MONTREAL - Canada will stop funding new aid projects in Haiti until Ottawa finds a better way for the struggling nation to help itself, says International Co-operation Minister Julian Fantino.

In an interview published Friday in Montreal La Presse, Fantino said he was disappointed at what he considered the lack of progress in Haiti during his November visit to the Caribbean country.

His remarks came just days before the third anniversary of the devastating earthquake in Haiti that killed an estimated 300,000 people and left swaths of the country in ruins.

Fantino indicated that Canada has funnelled $1 billion in development cash to Haiti since 2006 — making it one of the largest foreign donors to the island nation. The former head of the Ontario Provincial Police said his department will continue to fund programs in Haiti that are already underway.

Fantino, who took over the portfolio from Bev Oda last year, said Canadian taxpayers cannot take care of Haiti's problems forever.

Michaelle Jean, Canada's Haitian-born, former governor general, hopes Fantino's funding freeze is truly just a temporary one.

"Often when we say we will freeze (something), it's sometimes a moment when we need to ... refocus," Jean, now a special envoy to Haiti for UNESCO, told The Canadian Press in an interview Friday.

"I hope that is what this means — in all my heart, I hope that's what this means."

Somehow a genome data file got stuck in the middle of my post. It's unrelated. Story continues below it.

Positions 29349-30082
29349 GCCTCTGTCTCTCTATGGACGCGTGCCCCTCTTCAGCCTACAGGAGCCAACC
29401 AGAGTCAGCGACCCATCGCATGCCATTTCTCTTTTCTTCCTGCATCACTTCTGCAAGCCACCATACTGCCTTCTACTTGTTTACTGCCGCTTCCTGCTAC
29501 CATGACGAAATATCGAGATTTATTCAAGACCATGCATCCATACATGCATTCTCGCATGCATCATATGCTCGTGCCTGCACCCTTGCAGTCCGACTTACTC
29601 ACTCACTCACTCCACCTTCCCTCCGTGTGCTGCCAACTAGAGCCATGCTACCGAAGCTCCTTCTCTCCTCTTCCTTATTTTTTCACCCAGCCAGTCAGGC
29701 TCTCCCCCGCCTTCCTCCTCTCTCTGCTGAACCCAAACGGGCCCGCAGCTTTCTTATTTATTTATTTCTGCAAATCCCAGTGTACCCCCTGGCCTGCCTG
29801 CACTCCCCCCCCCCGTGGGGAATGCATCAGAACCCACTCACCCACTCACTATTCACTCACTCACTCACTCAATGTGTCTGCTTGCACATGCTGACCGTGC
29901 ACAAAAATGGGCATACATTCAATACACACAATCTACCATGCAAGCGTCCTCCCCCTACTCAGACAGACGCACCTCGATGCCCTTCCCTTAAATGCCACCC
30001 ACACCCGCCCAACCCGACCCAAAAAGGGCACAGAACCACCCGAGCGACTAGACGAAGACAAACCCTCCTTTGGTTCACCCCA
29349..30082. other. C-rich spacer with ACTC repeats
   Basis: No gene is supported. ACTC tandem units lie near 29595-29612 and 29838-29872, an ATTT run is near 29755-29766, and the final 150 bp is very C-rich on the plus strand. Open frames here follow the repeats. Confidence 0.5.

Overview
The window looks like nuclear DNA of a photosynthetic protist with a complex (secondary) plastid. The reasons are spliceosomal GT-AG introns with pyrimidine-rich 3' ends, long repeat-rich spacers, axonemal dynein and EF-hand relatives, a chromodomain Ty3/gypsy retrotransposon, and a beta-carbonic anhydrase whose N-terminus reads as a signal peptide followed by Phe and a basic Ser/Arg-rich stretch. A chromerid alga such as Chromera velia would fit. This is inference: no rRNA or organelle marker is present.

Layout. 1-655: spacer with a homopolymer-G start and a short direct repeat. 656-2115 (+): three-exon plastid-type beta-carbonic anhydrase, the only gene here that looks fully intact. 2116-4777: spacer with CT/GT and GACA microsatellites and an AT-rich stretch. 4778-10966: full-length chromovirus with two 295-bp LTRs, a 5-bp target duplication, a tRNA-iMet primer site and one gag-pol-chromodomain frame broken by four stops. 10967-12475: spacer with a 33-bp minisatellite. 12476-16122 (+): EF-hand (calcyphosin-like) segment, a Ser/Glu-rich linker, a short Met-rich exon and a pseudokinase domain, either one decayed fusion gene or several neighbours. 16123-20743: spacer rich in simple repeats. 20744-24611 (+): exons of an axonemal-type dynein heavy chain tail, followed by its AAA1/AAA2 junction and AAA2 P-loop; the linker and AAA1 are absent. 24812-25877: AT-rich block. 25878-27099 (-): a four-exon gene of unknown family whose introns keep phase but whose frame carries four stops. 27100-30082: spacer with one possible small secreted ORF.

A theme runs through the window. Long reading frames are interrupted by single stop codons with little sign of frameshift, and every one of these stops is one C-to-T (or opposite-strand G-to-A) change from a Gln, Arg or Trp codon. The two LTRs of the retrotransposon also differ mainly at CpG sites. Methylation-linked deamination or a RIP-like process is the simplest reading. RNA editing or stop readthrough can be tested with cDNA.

She acknowledged that donor countries must rethink how they allocate aid money in Haiti to ensure the long-term rebuilding process there is a success.

Jean would like to see countries like Canada continue to help Haiti reinforce its hobbled government, which she said lost 30 per cent of its civil servants and all but one of its buildings in the January 2010 quake.

"I don't think we wish to break up a relationship as important as the one that exists between Canada and Haiti," she replied when asked about the prospect of Ottawa halting all foreign aid to Haiti.

Fantino also compared Haiti's terrible state with much-better conditions in the neighbouring Dominican Republic. The two nations share the island of Hispaniola.

He remarked about the filth and garbage he saw during his recent visit to Haiti. He wondered how a country with so many unemployed people had not found a way to clean it up.

Jean believes it's hurtful for Haitians to hear comments like this about the condition of the country.

"Where do you want them to find the means to do it?" she said.

"You think it gives them pleasure to live with this garbage? No, not at all. On the other hand, they are overwhelmed."

She added that tasking Haitians with the cleanup would be a good idea, but Haiti lacks the costly infrastructure to collect trash and dispose of it.

"I think Mr. Fantino has a good opportunity, now that he's found the garbage situation shocking," said Jean, noting that the Haitian government is working on a plan to clean up the country.

"Maybe it would be a good idea to help Haiti in waste management."

CIDA's $5-billion annual budget has been frozen until 2015 as part of the federal government's deficit-reducing plan.

In a November telephone call with media during his visit to Haiti, Fantino told reporters that CIDA doesn't exist to fund aid groups indefinitely and his job is to ensure Canadians get value for their overseas-development bucks.

"There's always adjustments being made," he said at the time. "Programs that we enter into are not for life."